Use diversity and farmer’s preference of 48 local multipurpose fodder trees : a comparative analysis of three sociolinguistic groups of Benin
AbstractNative plant species in general and fodder trees in particular contribute significantly to the daily needs of both human and animal especially in developing countries. However, these important species are often neglected leading to the erosion of their diversity and usefulness. This study aimed to (i) quantify the impact of age, gender and ethnicity on the use and perceived value of local woody fodder species; (ii) identify the most important and preferred woody fodder species across sociolinguistic groups and (iii) identify the overharvested and underutilized woody fodder species across sociolinguistic groups. A total of 220 informants belonging to three sociolinguistic groups (Bariba, Nago and Peulh) were interviewed through a semi-structured survey on the fodder trees that they use for different purposes. The most cultural important fodder species ranked by the local people were determined for each sociolinguistic group. The species were categorized into six use categories by the informants: food, medicine, construction, fuel, veterinary and fodder. Afzelia africana, Khaya senegalensis and Pterocarpus erinaceus are the most widely used species by Peulhs and Bariba to feed animals, while for the Nagos, Mangifera indica comes first followed by Ficus umbellata, Ficus platyphylla and Pterocarpus erinaceus. Combining the different use categories, overharvested or underutilized species depend on the sociolinguistic group. But globally, A. africana, K. senegalensis, P. erinaceus and Mangifera indica are overharvested species whereas Ficus sycomorus, Combretum micranthum, Combretum molle, Balanites aegyptiaca, Crossopteryx febrifuga, Sarcocephalus latifolius, are underutilized species. For a sustainable management of pasture lands, it is suggested (i) an assessment of the availability of the overexploited species in the study area; (ii) their use in restoration, afforestation/reforestation and plantation activities.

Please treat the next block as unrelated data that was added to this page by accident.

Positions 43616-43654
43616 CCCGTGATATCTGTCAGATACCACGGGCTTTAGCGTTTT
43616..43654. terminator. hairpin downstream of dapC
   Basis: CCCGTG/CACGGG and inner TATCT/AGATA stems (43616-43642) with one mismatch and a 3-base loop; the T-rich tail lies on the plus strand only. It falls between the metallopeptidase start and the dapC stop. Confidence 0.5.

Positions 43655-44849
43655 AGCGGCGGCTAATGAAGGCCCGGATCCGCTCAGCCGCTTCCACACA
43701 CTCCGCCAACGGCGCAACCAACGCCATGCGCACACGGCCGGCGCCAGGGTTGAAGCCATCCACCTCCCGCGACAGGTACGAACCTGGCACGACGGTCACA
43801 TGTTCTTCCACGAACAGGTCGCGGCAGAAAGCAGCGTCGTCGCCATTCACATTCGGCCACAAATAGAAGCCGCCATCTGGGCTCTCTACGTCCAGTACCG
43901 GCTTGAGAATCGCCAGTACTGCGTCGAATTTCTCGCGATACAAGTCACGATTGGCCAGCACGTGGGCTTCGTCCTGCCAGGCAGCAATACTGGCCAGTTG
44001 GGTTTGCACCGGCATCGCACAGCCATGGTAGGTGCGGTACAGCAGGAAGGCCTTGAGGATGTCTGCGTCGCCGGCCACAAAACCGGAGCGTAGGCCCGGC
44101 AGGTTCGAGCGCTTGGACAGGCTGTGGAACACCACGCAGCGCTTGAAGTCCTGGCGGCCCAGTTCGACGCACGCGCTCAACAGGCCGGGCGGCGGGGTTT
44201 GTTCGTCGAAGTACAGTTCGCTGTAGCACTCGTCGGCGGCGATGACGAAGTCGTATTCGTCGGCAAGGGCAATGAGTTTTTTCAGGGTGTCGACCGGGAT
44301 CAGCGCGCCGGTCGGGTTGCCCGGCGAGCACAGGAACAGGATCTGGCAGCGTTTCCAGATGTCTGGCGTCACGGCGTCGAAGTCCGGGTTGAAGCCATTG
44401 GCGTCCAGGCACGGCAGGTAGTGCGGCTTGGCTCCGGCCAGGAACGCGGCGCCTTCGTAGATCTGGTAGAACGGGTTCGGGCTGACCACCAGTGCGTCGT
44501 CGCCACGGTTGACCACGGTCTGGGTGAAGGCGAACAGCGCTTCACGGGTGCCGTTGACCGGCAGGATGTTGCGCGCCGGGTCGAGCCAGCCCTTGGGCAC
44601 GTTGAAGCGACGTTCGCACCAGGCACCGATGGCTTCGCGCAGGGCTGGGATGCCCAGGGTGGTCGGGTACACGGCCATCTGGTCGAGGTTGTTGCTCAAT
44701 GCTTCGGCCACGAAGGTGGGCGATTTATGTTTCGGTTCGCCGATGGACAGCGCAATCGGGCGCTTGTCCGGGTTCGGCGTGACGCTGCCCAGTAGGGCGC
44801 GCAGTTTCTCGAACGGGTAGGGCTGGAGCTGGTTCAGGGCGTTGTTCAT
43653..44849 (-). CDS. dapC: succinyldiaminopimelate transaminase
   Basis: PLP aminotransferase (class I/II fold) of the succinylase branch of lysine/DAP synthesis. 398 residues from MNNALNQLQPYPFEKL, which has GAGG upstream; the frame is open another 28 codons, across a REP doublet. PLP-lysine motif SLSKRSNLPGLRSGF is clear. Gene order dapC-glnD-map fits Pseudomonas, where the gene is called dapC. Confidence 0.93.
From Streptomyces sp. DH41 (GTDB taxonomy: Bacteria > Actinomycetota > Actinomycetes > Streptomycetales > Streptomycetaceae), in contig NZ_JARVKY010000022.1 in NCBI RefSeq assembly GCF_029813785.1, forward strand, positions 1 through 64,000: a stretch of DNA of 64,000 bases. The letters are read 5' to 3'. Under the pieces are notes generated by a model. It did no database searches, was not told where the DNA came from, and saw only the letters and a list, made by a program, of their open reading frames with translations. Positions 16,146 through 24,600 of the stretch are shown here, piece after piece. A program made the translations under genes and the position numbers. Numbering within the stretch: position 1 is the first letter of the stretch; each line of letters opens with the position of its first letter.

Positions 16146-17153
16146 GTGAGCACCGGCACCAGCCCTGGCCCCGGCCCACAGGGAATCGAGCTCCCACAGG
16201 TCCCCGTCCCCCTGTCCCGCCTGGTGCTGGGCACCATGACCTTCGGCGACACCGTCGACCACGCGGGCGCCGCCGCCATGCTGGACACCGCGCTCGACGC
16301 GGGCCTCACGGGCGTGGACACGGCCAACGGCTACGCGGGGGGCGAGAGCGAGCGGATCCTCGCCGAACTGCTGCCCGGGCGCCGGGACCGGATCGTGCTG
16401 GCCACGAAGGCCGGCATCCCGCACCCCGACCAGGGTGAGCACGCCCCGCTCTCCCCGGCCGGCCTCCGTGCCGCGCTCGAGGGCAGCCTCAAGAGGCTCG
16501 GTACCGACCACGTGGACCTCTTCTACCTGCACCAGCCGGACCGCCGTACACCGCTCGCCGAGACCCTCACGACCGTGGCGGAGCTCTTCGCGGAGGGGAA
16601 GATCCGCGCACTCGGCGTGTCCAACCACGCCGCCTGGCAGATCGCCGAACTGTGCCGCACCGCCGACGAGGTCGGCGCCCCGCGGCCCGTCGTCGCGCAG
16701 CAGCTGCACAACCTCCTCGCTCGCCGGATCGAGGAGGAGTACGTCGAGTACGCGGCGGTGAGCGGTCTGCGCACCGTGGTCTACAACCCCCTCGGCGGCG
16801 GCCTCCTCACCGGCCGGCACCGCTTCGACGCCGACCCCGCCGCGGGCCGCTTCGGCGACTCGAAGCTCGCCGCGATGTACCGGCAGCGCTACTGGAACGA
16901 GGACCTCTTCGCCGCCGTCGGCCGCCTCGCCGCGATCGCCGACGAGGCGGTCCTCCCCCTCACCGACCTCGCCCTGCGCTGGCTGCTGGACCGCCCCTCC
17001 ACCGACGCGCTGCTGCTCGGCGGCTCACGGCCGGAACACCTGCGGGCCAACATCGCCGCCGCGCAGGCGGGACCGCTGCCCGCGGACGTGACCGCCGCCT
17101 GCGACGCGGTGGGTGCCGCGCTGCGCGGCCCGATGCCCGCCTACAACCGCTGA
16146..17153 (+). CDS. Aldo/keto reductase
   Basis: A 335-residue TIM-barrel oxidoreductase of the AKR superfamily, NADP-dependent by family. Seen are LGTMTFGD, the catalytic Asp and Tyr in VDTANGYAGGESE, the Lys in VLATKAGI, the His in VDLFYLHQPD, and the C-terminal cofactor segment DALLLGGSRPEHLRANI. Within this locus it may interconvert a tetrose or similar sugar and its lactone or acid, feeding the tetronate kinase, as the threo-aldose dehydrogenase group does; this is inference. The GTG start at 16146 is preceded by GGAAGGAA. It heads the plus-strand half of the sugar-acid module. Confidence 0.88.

Keywords: Biodiversity, Fodder trees, Local knowledge, Sociolinguistic group, Use